The world of advertising and public relations has long been dominated by a small group of marketing services. Each group earns billions of pounds annually.
Some high-profile stories over the last few weeks remind us of how big and powerful these companies have become. At times, it appears to be expanding at a rate that ignores responsible corporate controls. The two biggest companies, WPP and the well-named Omnicom, both appeared in the headlines last week for quite different reasons.
Omnicom, headquartered in the United States, was able to acquire a global advertising, marketing, public relations and media purchasing account for Mercedes-Benz. Omnicom has acquired this prestigious and lucrative account and in the process acquired two German marketing agencies already working for automakers to fight European rival Publicis.
Earlier this month, UK-based WPP made equally bold moves in the corporate and financial arena. Co-owned agency Finsbury Glover Hering is bidding on New York-based consultancy Sard Verbinnen, a US leader in mergers, acquisitions and activities.
If transactions go through an integrated agency, they will become global leaders in financial telecommunications consultants and are another example of how integration and these marketing service giants can help.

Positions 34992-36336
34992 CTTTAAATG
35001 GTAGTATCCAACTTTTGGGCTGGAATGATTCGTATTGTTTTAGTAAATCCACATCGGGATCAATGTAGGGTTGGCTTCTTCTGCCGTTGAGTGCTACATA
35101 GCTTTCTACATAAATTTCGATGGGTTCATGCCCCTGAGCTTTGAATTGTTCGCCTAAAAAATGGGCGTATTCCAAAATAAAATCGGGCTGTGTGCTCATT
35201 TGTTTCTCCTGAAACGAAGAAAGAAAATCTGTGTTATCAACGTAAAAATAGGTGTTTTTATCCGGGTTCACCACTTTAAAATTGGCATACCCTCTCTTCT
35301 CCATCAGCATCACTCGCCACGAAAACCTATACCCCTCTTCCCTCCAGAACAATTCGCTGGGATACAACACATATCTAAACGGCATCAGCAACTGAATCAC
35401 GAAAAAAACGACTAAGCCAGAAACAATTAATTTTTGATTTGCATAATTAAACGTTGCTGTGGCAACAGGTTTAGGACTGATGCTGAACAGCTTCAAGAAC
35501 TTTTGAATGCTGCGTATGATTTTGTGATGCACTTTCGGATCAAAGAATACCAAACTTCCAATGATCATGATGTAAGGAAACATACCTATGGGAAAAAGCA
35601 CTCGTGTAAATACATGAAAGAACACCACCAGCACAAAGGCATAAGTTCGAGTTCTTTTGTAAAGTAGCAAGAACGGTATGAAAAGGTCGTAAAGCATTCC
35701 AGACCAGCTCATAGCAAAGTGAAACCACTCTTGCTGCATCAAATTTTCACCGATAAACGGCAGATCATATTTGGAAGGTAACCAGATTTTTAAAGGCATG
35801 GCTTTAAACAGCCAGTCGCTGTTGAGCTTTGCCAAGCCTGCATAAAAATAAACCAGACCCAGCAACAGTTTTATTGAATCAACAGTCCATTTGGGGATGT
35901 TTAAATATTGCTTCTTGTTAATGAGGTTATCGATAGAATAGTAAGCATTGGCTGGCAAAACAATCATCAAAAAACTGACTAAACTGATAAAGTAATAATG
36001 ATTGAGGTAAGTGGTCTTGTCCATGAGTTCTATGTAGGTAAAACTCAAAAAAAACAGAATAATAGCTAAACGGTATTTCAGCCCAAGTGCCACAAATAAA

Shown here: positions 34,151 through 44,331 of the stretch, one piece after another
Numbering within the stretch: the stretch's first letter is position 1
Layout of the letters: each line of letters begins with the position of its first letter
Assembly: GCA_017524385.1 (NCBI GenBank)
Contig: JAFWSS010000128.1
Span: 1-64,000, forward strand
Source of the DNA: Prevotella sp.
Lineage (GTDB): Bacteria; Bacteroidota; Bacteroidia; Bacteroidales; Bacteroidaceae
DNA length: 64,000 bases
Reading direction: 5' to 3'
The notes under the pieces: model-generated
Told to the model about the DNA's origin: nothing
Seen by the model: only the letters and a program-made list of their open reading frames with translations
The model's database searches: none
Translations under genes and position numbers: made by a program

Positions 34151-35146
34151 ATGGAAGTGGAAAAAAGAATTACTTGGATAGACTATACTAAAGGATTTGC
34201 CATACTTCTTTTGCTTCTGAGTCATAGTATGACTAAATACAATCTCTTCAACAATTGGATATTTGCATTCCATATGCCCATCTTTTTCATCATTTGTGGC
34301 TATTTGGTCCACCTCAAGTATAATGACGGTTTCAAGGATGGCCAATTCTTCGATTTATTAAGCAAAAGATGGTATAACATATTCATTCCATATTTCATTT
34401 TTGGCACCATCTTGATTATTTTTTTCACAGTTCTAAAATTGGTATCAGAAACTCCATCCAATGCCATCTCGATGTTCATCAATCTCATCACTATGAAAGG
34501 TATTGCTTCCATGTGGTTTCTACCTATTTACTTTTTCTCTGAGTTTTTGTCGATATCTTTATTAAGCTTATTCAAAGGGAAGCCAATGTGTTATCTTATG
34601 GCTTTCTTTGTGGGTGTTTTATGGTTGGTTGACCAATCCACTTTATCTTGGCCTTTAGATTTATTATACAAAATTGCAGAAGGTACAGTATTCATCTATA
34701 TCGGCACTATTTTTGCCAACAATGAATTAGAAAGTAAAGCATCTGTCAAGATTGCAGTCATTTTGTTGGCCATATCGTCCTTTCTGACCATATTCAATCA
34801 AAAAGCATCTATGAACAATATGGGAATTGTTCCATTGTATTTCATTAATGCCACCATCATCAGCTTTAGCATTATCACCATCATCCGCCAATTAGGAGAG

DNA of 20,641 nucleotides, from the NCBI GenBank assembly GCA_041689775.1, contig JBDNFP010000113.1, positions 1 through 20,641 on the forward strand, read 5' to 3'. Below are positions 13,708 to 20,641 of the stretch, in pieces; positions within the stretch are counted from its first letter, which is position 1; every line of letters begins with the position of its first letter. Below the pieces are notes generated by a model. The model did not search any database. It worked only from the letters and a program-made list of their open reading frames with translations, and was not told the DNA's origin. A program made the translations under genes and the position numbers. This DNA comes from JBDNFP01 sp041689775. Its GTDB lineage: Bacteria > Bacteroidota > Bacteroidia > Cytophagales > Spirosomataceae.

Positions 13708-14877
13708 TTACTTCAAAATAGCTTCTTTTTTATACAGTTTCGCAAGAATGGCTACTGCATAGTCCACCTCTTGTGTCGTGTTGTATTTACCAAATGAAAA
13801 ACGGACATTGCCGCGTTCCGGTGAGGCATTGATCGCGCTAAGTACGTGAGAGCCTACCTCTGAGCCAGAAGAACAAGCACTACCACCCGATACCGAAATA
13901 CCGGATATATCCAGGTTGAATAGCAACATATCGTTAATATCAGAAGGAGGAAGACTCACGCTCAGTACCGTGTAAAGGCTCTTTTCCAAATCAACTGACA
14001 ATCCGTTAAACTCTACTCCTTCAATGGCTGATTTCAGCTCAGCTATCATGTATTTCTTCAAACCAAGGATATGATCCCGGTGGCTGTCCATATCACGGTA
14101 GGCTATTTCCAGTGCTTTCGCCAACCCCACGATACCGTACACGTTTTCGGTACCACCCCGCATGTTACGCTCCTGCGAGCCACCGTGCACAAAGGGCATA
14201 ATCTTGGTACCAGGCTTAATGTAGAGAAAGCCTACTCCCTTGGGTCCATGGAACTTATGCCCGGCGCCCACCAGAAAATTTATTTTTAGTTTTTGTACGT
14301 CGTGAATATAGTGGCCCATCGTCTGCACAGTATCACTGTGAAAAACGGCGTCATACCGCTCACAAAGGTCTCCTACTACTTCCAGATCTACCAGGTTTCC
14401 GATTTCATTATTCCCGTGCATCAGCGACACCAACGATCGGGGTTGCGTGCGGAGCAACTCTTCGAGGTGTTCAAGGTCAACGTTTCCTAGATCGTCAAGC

But perhaps as a timely warning, WPP has been fined $ 19 million by the US Securities and Exchange Commission (SEC) for bringing bribes and other illegal schemes due to its failure to properly supervise its overseas subsidiaries. It became clear that he was fined.
For example, an Indian subsidiary could have paid a $ 1 million bribe to a civil servant through an intermediary to win a government business.
What that means is that the global acquisition of WPP under founder and former CEO Martin Sorrell is at high risk of corruption and advertises in markets with great financial incentives for founders to reach their business goals. It was to buy an agency.
“Companies cannot be allowed to focus on profitability or market share at the expense of proper management,” Charles Cain, head of the SEC’s FCPA division, warned in a statement. bottom.
It doesn’t necessarily mean that marketing service giants behave this way, but the story of more “ethical” and “purposeful” companies in these groups.